What to do?
Head lice are small wingless insects that live on the human scalp. They do not jump or fly but crawl very fast. An adult louse lays several nits or eggs which are very tiny and hard to see. Nits are attached to the hair with a glue like substance unlike dandruff which flakes away. Nits are mostly found on the nape of the neck and behind the ears. Nits hatch in 7-10 days, causing a large head lice infestation. Each family member should have their heads checked and treatment should begin if nits or lice are found.
Over The Counter Lice Treatment
- Use over the counter lice treatment as directed. Ask a pharmacist questions if necessary.
- Use on dry hair, apply amount listed on product.
- Massage lice treatment thoroughly onto dry hair until hair is soaked completely.
- Leave lice treatment on hair as directed, rinse out.
- If you've tried over-the-counter lice treatments recently and feel it's not effective, try alternative methods:
- Apply mineral or olive oil to hair, leave on 30 minutes, wash out with Dawn dish soap. Apply white vinegar, leave on 30 minutes, rinse out. Continue to pull or comb nits out.
Combing/Pulling Out Nits
This is the most important step in getting rid of head lice. No lice treatment kills 100% of nits, so all nits must be removed to prevent them from hatching. If one nit is left, the head lice problem could continue. As you remove the nits, put them in alcohol.
- Good light is a necessity. Sunlight or fluorescent lights are best. Nits will be missed in regular light.
- Metal combs work better than plastic combs. Combing out nits is not the same as combing hair with a regular comb. You must divide hair into 4 sections, and take small tiny sections (1 inch wide) of hair and comb or pull nits. If combs do not work, you will need to pull the nits out with your fingernails.
Checking Hair Daily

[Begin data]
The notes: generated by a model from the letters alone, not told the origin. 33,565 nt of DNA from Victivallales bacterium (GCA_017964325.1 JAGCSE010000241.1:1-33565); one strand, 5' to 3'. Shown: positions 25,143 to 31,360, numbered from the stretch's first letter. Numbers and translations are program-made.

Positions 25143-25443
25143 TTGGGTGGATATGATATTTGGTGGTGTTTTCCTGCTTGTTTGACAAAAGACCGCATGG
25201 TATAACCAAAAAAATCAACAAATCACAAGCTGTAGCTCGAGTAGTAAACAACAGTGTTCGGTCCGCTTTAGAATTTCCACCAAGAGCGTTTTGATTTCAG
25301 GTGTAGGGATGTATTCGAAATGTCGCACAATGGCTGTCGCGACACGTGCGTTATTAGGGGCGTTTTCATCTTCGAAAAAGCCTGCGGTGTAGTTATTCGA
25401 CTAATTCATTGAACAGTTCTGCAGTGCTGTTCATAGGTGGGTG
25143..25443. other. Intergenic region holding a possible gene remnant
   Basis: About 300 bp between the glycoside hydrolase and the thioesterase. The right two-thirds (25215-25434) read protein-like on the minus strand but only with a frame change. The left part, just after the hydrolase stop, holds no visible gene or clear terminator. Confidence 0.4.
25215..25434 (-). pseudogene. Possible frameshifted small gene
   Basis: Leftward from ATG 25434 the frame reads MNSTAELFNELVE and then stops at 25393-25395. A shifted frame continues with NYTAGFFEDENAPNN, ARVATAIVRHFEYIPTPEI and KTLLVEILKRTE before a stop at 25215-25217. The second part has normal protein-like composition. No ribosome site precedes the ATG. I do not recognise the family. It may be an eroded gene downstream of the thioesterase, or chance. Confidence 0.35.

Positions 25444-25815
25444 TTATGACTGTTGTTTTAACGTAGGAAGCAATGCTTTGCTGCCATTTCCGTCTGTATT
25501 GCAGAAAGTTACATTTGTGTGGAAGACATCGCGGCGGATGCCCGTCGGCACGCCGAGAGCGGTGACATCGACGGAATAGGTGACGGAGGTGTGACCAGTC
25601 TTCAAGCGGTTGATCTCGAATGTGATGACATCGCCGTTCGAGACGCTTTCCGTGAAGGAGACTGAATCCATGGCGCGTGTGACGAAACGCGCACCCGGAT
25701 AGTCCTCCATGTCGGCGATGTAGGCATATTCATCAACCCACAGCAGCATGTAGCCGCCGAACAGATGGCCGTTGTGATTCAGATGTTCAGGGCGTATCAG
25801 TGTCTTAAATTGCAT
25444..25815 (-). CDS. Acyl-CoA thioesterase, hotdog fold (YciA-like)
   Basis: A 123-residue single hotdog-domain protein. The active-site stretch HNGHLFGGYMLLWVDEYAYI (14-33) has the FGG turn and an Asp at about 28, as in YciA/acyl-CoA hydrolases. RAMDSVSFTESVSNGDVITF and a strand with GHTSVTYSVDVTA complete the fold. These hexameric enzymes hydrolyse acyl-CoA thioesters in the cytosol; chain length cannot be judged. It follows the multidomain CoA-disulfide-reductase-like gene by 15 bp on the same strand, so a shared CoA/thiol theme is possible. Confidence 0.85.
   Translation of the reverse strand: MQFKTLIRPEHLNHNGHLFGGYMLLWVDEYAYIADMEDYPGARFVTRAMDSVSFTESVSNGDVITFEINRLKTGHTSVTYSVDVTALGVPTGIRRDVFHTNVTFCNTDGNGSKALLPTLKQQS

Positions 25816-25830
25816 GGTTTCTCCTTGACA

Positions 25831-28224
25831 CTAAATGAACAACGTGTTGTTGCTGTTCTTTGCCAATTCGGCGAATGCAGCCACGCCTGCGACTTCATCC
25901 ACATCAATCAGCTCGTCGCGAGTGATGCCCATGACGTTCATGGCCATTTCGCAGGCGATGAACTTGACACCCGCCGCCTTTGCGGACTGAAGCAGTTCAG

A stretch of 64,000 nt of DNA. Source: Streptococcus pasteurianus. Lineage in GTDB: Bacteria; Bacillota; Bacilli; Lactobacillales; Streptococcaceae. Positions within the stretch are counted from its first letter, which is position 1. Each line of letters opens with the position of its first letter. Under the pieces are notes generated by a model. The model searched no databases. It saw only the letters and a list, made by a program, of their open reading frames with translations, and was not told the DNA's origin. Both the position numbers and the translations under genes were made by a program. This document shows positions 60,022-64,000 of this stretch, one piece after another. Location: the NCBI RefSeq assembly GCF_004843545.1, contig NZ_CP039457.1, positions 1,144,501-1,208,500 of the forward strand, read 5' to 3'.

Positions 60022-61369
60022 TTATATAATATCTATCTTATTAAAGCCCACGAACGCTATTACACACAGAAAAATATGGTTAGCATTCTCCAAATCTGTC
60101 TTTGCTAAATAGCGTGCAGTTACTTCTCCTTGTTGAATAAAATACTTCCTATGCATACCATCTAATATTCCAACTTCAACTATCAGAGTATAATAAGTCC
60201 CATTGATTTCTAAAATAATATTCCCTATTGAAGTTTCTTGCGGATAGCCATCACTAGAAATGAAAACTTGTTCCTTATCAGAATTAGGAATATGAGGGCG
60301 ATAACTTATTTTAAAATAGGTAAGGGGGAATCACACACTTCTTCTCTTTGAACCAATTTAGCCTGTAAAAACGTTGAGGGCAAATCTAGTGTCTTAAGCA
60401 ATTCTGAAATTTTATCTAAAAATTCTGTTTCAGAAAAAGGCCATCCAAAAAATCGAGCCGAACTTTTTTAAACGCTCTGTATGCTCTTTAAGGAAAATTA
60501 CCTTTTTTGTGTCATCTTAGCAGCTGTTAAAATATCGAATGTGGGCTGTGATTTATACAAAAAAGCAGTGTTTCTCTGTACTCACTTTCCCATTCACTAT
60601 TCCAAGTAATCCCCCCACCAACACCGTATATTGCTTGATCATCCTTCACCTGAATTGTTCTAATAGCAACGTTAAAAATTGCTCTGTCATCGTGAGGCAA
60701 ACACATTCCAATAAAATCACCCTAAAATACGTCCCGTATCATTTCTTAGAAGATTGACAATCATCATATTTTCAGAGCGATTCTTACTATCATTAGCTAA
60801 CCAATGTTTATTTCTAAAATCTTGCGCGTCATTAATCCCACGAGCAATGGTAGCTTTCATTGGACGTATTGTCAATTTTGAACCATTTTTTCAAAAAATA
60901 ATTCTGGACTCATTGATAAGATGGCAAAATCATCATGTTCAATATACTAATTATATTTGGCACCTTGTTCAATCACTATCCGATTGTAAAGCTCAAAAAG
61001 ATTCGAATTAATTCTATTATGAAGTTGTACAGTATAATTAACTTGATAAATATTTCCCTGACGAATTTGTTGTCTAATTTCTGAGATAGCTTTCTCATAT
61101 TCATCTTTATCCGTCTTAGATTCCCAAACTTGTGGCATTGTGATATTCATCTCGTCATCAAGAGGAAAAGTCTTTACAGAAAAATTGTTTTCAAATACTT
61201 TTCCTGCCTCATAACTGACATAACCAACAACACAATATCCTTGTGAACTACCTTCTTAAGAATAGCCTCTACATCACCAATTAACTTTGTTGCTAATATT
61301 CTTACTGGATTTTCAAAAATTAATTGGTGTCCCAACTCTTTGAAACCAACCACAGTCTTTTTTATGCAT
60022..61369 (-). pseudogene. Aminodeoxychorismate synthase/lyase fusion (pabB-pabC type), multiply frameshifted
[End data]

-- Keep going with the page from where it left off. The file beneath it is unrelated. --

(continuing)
Use bright light, section hair, and spend at least 2 hours daily searching for nits. Remember, if nits remain they may not be dead from the lice treatment. If nits hatch, the problem will start all over again. Continue to check hair for nits daily for at least a month. Notify your school nurse if you find additional nits or adult lice.
Retreatment In 7-10 Days
- Retreat with lice treatment. Follow the instructions. Continue to pull out nits.
- Wash all bed linens and pillows daily in hot water. Place in dryer. Vacuum mattress daily. Wash clothes worn, hats, and other washable items in hot water. Dry clean items if necessary.
- Vacuum carpet, cloth furniture, and seats of cars. Throw bag away.
- Place all stuffed animals or items with cloth in an airtight bag for 2 weeks.
Head Lice Prevention
Head lice are mainly spread by head to head contact. Head lice can spread indirectly by sharing clothes, bed linens, hats, and brushes with someone who has head lice.Education is the best prevention.Teach your child and others not to share hats, helmets, jackets, combs, and brushes.
Go to www.headlice.org for pictures of lice and nits.
Forsyth County School's Policy
Forsyth County has a no-nit policy which means your child must be free of lice and nits before returning to school. Only two (2) consecutive calendar days of absence will be considered excused for the current head lice problem. Any additional days missed with the current head lice problem will be marked unexcused.
Head lice will not go away without proper treatment. Please treat your child with over-the- counter medicated shampoo or home remedy treatment and comb or pull out all nits.
Upon returning to school, please accompany your child to the clinic. No student will be allowed to ride the bus until the head lice condition is resolved. Proof of treatment must be brought to the clinic. If nits remain in the hair, your child will need to go back home and the absence will be unexcused. Head checks will be completed over the next few weeks in the clinic. If an exam during this period reveals lice or nits, you will be notified to pick up your child and the absence will be unexcused because it will be considered a continuation of the original head lice condition.
A child with chronic head lice may be required to see a physician and return with a note stating the head lice has been treated and no nits remain. If nits or lice continue to be a problem, the school social worker will be contacted.
With your help, we can greatly reduce the incidence of head lice in our schools. Please feel free to contact me if you have any questions or need strategies to help rid your home of lice.